Serving area interface

The serving area interface or service area interface (SAI) is an outdoor enclosure or metal box that allows access to telecommunications wiring.

Alternate names

  • Access point (AP)
  • Cabinet (cab)
  • B-box (breakout box)
  • Cross box
  • Cross-connect box
  • Jumper wire interface (JWI)
  • Outside plant interface (OPI)
  • Pedestal (ped)
  • Primary cross-connection point (PCP) (UK)[1]
  • Secondary cross-connection point (SCP) (UK)[1]
  • Telecom cabinet


The SAI provides the termination of individual twisted pairs of a telephony local loop for onward connection back to the nearest telephone exchange (US: "central office" (CO)) or remote switch, or first to transmission equipment such as a subscriber loop carrier multiplexer and then to the exchange main distribution frame (MDF).

In the United Kingdom, the components from the PCP onwards to the customer are known as "D-side" (distribution side), and from the PCP back to the MDF as the "E-side" (exchange side). In the United States, the connection back to the MDF is known as the F2 (secondary distribution cable) and/or the F1 (main feeder cable) pairs.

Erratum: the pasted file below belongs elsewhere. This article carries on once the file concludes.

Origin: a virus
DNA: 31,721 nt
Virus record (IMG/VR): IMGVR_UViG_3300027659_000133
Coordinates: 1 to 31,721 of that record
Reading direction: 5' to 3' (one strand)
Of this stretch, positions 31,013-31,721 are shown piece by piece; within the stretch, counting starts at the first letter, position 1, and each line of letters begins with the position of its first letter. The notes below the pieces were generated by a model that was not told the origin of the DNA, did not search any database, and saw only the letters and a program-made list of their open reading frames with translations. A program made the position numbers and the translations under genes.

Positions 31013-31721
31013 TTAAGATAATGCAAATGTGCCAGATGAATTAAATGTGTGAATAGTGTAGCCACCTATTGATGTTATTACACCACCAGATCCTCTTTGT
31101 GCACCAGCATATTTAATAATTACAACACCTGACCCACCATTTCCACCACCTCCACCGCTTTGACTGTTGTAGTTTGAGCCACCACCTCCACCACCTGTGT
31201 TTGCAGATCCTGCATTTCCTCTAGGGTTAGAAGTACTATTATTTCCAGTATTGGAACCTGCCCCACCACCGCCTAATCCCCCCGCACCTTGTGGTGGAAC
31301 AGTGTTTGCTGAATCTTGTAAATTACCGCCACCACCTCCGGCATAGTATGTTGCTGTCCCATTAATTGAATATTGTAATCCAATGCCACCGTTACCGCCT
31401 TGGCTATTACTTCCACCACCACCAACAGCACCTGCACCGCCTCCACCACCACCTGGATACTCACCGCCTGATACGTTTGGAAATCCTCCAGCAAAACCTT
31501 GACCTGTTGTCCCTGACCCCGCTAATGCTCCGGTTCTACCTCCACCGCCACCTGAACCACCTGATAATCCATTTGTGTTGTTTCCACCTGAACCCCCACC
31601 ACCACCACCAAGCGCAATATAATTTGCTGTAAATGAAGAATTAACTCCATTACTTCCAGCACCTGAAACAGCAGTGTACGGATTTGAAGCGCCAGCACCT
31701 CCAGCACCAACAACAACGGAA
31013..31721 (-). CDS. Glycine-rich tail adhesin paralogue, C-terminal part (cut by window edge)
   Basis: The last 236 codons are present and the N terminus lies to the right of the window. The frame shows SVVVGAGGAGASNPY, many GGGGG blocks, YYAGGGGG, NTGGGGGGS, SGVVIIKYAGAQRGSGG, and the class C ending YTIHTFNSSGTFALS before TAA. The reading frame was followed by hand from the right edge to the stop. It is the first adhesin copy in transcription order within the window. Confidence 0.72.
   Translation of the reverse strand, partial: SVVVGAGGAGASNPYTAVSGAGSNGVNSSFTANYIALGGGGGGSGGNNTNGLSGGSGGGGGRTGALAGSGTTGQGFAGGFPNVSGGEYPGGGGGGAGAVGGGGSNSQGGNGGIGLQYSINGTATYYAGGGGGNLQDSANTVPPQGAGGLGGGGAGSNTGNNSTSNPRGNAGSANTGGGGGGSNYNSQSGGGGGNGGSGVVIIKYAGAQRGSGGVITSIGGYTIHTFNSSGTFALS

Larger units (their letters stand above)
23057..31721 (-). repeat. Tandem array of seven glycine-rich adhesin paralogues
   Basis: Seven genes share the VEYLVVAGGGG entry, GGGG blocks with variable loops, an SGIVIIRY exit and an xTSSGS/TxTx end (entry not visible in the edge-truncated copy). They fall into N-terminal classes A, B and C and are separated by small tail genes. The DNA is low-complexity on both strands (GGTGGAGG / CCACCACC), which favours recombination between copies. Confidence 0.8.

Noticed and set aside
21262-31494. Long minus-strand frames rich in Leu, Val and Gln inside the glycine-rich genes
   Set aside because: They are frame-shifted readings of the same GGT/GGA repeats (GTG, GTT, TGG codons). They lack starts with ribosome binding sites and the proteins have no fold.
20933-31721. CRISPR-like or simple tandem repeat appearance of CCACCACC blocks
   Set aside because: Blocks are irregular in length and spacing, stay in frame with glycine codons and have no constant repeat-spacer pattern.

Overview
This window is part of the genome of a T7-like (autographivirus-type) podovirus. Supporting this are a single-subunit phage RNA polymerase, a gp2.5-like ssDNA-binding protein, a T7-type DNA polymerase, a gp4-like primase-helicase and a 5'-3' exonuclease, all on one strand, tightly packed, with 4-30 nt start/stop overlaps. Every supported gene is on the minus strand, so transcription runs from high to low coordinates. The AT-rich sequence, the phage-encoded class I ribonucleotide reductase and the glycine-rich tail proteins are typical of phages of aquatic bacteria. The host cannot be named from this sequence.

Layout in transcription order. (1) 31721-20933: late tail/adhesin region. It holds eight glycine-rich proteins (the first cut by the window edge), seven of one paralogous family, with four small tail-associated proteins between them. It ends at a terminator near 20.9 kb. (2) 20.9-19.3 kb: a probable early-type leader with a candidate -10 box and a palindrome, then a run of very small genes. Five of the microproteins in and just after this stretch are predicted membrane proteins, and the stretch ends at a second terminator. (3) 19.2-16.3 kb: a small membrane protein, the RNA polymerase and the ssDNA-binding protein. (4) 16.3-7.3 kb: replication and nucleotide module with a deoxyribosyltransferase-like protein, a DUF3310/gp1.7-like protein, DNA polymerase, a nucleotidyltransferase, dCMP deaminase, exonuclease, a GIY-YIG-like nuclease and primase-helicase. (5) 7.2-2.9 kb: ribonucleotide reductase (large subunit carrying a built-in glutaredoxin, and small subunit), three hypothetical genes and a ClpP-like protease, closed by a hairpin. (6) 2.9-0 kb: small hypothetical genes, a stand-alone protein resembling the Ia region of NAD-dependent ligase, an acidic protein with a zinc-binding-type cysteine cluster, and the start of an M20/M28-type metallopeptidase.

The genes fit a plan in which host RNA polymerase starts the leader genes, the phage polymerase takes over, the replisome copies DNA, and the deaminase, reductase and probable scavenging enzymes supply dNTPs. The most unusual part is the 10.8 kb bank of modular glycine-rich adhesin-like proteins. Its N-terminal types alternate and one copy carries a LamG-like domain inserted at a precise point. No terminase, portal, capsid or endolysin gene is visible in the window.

SAIs are used in suburban and low-density urban areas, serving some of the same purposes that manholes do in high-density urban areas. Besides a cross connect point, they sometimes contain a DSLAM or more rarely a remote concentrator or both.

See also


  1. "Multimedia Telecommunications" (BT Telecommunications Series), B. Whyte (Ed.), Springer 1997

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